A look at forensic nursing

Forensic nursing supports abuse survivors, collects evidence, and restores dignity. Progress has been made, but there's more to achieve.

This story was published in the Spring-Summer 2023 issue of The Washington Nurse.

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I think I understood how powerful it was to have the ability to share a space with a survivor after an assault during my first exam. The air tastes different, the flourescent lights are more unforgiving, and the trauma that is shared between the forensic nurse and the patient is that of understanding.

The understanding? The complete and total control by the survivor to set the pace, tone, and outcome of the exam and the involvement by law enforcement.

I have worked with survivors of all ages. I have seen and carried pain, and I have validated the right to exist after all humanity has been stripped.

Virginia Lynch proposed forensic nursing as a specialty in 1986 due to her own interest in where law and medicine intersect. The first graduate studies program for forensic nursing was launched at the University of Texas at Arlington’s School of Nursing. When thinking about forensics, the most common application is the sexual assault nurse examiner (SANE) nurse; however, forensic applications span beyond sexual assault and can aid in the advocacy for all victims of abuse and violence.

As a SANE nurse, I have employed science to collect evidence, relied on strong documentation skills, and practiced calm in the face of unrepeatable acts. I have seen some of the worst humanity has to offer and some of the best examples of strength and resolve I have had the privilege of working with. I have cried with survivors, sat in silence, and have been the subject of a snapchat or two for a teenager who needed the distraction to get through the exam.

I have learned more about the neurobiology of trauma and the exact pressure per square inch (PSI) of the human jaw needed to inflict a crush injury.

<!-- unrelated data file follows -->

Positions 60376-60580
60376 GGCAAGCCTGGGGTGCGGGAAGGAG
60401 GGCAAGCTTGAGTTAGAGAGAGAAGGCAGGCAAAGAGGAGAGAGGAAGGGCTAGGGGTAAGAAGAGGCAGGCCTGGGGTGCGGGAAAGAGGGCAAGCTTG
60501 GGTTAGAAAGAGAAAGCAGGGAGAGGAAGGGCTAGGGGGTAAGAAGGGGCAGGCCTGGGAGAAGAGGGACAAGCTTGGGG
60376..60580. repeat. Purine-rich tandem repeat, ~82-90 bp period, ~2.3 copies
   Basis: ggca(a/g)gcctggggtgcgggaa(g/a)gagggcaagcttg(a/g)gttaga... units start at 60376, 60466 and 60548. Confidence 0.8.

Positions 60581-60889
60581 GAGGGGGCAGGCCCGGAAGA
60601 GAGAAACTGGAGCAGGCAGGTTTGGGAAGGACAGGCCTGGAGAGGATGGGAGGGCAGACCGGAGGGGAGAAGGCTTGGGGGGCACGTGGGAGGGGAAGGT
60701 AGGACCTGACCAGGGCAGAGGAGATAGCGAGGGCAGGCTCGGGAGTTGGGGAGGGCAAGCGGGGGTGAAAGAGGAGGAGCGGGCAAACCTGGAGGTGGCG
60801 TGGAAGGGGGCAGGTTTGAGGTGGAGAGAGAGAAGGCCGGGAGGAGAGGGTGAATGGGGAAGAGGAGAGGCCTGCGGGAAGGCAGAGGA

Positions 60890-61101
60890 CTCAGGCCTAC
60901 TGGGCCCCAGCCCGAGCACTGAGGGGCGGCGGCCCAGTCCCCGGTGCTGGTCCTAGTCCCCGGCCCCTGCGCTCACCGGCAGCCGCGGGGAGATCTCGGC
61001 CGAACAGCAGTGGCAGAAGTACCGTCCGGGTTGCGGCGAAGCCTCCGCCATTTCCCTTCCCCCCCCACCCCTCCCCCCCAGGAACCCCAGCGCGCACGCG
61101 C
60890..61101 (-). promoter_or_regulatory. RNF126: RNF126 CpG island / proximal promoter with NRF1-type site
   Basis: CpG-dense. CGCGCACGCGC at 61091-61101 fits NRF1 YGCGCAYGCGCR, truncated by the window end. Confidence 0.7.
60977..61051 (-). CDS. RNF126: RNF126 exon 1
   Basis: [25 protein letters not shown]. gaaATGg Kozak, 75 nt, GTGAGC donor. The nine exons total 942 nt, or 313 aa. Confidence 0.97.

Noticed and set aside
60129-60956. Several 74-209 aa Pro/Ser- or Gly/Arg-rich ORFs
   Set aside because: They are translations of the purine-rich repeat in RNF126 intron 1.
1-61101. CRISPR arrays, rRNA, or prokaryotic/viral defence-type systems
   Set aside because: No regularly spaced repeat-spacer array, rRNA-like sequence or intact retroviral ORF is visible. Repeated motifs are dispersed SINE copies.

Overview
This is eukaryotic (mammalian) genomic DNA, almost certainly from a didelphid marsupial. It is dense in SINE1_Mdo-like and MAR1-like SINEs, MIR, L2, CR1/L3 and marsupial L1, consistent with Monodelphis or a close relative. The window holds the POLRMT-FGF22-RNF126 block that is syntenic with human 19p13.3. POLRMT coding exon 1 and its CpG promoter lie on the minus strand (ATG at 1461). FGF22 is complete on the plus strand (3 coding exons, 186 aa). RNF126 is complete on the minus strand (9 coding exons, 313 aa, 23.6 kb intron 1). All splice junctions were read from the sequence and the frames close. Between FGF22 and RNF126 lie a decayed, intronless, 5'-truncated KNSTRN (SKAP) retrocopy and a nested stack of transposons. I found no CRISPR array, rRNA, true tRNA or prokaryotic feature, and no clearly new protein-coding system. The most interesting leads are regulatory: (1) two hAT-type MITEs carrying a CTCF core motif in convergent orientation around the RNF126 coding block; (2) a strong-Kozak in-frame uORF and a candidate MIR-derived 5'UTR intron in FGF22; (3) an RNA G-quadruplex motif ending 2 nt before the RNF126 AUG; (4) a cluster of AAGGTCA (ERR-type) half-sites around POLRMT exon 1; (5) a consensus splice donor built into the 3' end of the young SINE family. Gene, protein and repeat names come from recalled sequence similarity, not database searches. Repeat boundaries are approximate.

We assume in error that these crimes are recognized as serious violations of humanity, but marital rape wasn’t illegal in all 50 states until 1993.

My mental Rolodex sometimes keeps me up at night as I think about how I could be more open to experience. I meet people where they live, even if that place is nowhere in particular. There is a need for empathetic forensic nurses who are unafraid to testify to their care, learn documentation to convey the horrors of violence within the justice system, and advocate for those left behind. There is a need to restore humanity, to restore dignity, and to restore trust.

A candidate for forensics should have strong assessment skills, a willingness to learn, and a heart that knows when to shield and when to soften. A nurse who is gentle, yet confident, and enters into a space where most are uncomfortable to sit quietly.

A nurse who knows the importance of caring for their own trauma as they care for others.

With each survivor, I learned something new about the strength of human will. I learned to affirm the right to be safe even for the moment, and most importantly, I learned how far we have come and how far we must go.

Shawn Mork (Reed) is a nurse representative for WSNA who worked as a ER nurse and S.A.N.E. nurse. Her lived experience and passion for writing makes her a great columnist for The Washington Nurse.